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Anaheim vs. Vancouver: MOP Squad on the NHL's Second Round
By BRIAN PIKE, MOP Squad Sports Hockey Editor
Apr 25, 2007 - 8:33:38 PM

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Anaheim Ducks (2) vs. Vancouver Canucks (3): Western Conference Semifinals

The Goods: Like Buffalo, Anaheim is the odds-on favourite to come out of their conference, and did little to discourage that label during their first round matchup. Winning each of the first three games against Minnesota by one goal, Anaheim closed out the Wild with a 4-1 win in game five. The Ducks did so without having any one player score three goals or more and had only three guys score as many as two. Against prescribed playoff doctrine, the Ducks also switched goaltenders in game five, swapping out Ilya Bryzgalov, who was very good in the first four games and in last year’s playoffs but was the backup during the regular season, for Jean-Sebastian Giguere, who gave way in a similar fashion to Bryzgalov last year but was very good this season and was playoff MVP back in 2003. In a good news/bad news kind of way some Ducks, like Chris Pronger and Ryan Getzlaf, played up to or exceeded expectations, but a lot of guys have a lot of room for improvement, including star scorer Teemu Selanne, first line centre Andy McDonald, and big winger Dustin Penner. The Canucks, meanwhile, also have a lot of room for improvement after their first round series with Dallas, where they jumped out to a 3-1 series lead but nearly blew it, finally finishing off the Stars in the only first round series that went seven games. Vancouver’s star goaltender Roberto Luongo was brilliant, but Dallas’s Marty Turco was equally so, and as a result just eight different Canuck players scored a total of only 13 goals in the entire series; nine of those goals came in game one and game seven. Surprisingly, it was Canucks warhorse Trevor Linden leading the way offensively, with two goals and five points, tying him with Taylor Pyatt atop the team scoring list. Defenseman Mattias Ohlund was also very good, scoring two goals and four points, while Vancouver’s star forwards Daniel and Henrik Sedin, Markus Naslund, and Brendan Morrison combined for just four goals and 11 points and were a collective -3. Perhaps the biggest surprise was the play of young Jannik Hansen, who was called up after injuries to forwards Matt Cooke and Ryan Kesler. In his first ever NHL action, Hansen was effective, getting one assist in six games but providing energy and making plays offensively. Vancouver’s power play against Dallas was a meagre 7.9%, 13th in the league and better than just San Jose of the teams in the second round, but it did score twice in game seven. Their penalty kill was an even 90%, good for fifth. Anaheim’s penalty kill was third at 92.6% and their power play first at 26.3%; their special teams play was a major reason they defeated Minnesota.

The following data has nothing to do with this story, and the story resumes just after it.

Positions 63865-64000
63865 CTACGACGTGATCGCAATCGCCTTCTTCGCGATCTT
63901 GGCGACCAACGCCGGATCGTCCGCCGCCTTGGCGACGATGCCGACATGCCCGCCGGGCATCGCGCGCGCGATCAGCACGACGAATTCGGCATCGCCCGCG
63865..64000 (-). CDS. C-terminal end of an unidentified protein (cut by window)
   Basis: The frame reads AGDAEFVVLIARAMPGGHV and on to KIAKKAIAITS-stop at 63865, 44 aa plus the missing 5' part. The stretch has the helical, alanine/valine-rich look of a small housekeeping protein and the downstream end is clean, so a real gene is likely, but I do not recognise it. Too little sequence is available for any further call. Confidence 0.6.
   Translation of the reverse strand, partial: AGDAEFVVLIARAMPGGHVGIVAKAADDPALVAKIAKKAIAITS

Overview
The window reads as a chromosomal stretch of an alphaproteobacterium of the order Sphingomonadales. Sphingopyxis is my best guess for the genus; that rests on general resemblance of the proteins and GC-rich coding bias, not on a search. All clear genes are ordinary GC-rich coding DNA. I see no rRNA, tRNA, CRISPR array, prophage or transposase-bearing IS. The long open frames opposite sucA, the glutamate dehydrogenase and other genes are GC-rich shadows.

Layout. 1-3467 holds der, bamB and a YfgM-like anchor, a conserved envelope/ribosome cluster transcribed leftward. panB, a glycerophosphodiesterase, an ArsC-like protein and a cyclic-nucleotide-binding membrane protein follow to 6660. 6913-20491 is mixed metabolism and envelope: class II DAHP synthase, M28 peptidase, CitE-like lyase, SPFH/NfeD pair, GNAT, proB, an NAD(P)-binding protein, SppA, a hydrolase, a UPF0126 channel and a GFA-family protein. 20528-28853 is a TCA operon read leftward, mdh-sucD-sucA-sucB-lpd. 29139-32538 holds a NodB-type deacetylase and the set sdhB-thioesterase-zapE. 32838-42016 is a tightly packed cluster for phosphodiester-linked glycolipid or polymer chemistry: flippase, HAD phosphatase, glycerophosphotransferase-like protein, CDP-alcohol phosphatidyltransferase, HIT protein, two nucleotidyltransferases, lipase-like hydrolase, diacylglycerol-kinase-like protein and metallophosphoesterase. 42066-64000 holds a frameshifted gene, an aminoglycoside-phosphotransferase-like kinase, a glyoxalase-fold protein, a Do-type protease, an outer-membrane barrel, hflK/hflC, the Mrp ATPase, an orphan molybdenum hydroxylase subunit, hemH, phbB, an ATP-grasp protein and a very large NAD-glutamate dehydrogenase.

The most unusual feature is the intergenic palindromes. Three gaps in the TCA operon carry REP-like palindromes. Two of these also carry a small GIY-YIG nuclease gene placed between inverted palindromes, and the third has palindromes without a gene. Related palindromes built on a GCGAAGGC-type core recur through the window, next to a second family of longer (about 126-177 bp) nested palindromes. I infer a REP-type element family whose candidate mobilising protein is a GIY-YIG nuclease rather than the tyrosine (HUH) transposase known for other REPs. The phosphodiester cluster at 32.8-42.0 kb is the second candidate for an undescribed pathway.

The Key: First round underachievers. In Vancouver, despite the fact that the Sedin twins and Naslund scored all their points in games one and seven they were able to score just enough goals to win (in the series they had 13 goals, while Dallas had 12). The Ducks, meanwhile, got two goals apiece from Getzlaf, Pronger, and defenseman Francois Beauchemin, one each from six other guys, and nothing from the rest of the lineup. Their single-goal scorers included Selanne, McDonald, Penner, Corey Perry and none from Scott Niedermayer and Chris Kunitz. If the Ducks get a similar performance from these guys, the won’t win, just like the Canucks won’t win if they get the same production from the Sedins and Naslund that they did in the first round. All season long the Canucks have depended heavily on the Sedins to carry their offense, and while Naslund had a tough season, he’s still a key cog. Between the three of them, they scored almost a third of Vancouver’s goals during the regular season. Meanwhile, Selanne, McDonald, and Kunitz had 100 goals between them, almost 40% of Anaheim’s regular season total. Factor in Niedermayer and Penner and you’ve got over 55% of the team’s regular season production that produced only three goals in the first round. Now, the fact that these two teams were able to get out of the first round without a lot of contribution from their top performers can be seen as an encouraging sign; it means other guys are stepping up and giving their teams enough to win. But in the first round, Vancouver was playing Dallas, a team with a similar inability to score, and Anaheim played Minnesota, who got three goals from Marian Gaborik but only six from everyone else. Neither team can expect to win this series if their top guys underachieve the same way they did in the first round.